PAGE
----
Link? 36,000 per day put it about 2,000 boardings per mile of track per day. It’s sort of the middle of the pack, on a par with Denver and Phoenix, with Portland being slightly better at 2,300 per mile per day. Nobody comes close to Boston (over 8,000) .

      2. Cleveland’s Blue and Green lines are even more pathetic with 8500 boardings per day and 557 per mile. To be fair it is a legacy interurban that has been upgraded to modern light rail standards. Also bad are New Jersey’s River line with 9000 boardings per day and 319 per mile as well as Oceanside’s Sprinter with 9100 boardings per day and 413 per mile.

      3. The RiverLINE is infrequent and diesel over an existing freight line, so it wasn’t built as a completely new line like most of the rest. I’ve read that it could be more popular if it didn’t shut down early every night to give Conrail freedon to run their freight. Sprinter falls into the same general category, but I know little about their operating pattern.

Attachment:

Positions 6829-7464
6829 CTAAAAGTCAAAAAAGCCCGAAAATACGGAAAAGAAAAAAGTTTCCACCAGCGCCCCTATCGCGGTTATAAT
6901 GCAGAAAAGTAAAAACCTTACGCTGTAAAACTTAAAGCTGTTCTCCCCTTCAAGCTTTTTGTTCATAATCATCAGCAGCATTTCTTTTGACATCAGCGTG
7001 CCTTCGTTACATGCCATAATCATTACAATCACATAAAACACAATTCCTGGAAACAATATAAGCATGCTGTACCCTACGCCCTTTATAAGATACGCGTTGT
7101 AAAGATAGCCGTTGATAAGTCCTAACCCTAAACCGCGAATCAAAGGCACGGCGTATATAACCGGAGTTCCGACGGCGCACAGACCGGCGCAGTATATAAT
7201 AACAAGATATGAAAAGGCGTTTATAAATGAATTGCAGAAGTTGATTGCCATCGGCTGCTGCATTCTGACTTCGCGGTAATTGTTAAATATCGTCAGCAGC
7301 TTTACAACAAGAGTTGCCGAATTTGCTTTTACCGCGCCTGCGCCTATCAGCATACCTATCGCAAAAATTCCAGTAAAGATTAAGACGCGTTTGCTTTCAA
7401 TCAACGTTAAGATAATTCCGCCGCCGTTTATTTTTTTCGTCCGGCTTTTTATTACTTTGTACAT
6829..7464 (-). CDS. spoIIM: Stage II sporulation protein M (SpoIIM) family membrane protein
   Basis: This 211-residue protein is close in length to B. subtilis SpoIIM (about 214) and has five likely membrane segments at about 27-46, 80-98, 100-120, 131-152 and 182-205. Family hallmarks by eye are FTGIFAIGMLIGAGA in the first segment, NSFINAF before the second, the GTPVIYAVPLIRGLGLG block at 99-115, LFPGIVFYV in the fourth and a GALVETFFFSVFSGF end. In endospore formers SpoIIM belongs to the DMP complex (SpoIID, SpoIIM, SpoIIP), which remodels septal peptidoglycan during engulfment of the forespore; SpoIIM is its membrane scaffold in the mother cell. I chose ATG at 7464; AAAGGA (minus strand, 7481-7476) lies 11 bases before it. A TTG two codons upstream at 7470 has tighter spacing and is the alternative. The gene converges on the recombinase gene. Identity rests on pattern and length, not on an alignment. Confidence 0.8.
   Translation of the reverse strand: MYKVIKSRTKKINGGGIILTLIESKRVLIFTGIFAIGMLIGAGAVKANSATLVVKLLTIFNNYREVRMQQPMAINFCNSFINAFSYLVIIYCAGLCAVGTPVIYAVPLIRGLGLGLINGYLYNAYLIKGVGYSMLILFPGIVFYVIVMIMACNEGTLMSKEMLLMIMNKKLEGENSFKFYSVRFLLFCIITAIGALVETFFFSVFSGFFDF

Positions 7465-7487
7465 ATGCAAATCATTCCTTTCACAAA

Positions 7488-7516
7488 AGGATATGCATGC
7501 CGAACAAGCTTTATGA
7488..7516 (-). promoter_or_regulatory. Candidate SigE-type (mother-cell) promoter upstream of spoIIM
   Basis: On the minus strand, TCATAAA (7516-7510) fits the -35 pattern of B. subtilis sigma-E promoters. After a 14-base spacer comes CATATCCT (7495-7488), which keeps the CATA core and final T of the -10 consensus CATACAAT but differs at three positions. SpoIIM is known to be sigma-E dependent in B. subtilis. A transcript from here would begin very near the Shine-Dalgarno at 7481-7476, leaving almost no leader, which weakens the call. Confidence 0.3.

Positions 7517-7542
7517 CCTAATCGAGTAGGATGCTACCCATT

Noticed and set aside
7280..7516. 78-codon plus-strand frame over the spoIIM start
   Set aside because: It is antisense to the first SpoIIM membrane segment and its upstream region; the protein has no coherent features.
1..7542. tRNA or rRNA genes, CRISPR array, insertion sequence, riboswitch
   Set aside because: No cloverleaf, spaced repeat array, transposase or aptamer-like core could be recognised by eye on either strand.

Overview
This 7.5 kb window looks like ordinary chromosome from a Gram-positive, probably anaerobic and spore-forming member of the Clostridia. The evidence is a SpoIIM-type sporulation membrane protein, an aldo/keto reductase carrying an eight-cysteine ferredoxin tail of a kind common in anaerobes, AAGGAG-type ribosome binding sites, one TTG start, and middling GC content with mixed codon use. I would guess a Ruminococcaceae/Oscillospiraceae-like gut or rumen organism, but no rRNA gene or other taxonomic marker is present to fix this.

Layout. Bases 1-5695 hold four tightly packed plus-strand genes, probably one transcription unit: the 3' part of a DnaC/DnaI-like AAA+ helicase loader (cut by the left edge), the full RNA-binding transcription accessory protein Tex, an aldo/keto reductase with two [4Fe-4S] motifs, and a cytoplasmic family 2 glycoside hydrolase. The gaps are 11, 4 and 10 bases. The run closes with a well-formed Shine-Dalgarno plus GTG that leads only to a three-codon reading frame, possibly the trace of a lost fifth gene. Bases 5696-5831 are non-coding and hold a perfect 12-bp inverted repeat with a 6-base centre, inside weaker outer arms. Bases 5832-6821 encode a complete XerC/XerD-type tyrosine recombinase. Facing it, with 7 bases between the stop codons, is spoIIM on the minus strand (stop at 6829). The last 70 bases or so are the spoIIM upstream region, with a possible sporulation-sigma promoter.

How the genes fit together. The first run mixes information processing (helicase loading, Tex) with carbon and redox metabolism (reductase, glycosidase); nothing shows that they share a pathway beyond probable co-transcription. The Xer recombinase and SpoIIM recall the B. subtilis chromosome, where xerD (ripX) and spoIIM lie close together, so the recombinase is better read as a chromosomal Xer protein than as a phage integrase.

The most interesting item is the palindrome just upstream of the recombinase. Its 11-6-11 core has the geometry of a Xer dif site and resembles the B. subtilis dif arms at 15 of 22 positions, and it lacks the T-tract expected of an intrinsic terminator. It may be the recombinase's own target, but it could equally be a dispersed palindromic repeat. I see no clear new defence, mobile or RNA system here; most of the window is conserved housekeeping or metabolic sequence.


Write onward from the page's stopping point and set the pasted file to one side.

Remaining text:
People can’t ride trains that aren’t there.

      4. I think it is hard to measure the success or failure of a subway line. People per mile doesn’t take into account cost. Sometimes those miles come awfully cheap — other times they don’t. Meanwhile, you can paint lines down the street, pretend your bus is a train, and then announce that your new system carries huge amounts of people. If a train just carries people that would otherwise ride a bus, you haven’t done much.

        To me it is about how this improves the overall transit network. So the best way to measure is overall increase in transit ridership. It seems unfair to give a train credit for improvements in bus service, but they go hand in hand. Extending Link further north than Mountlake Terrace isn’t a huge improvement for bus riders (who would simply stay on the bus until Mountlake Terrace, instead of getting off sooner) but it saves a substantial amount of bus service hours. Those hours can go into better, more frequent routes. As has been mentioned several times, one of the best things about a station at NE130th is that it would improve the overall bus network. So someone could quickly and easily get from Lake City to Bitter Lake (or Lake City to Greenwood, or Bitter Lake to Matthews Beach). These are all trips that don’t involve Link, but will probably never be possible (or never be quick and easy) without it.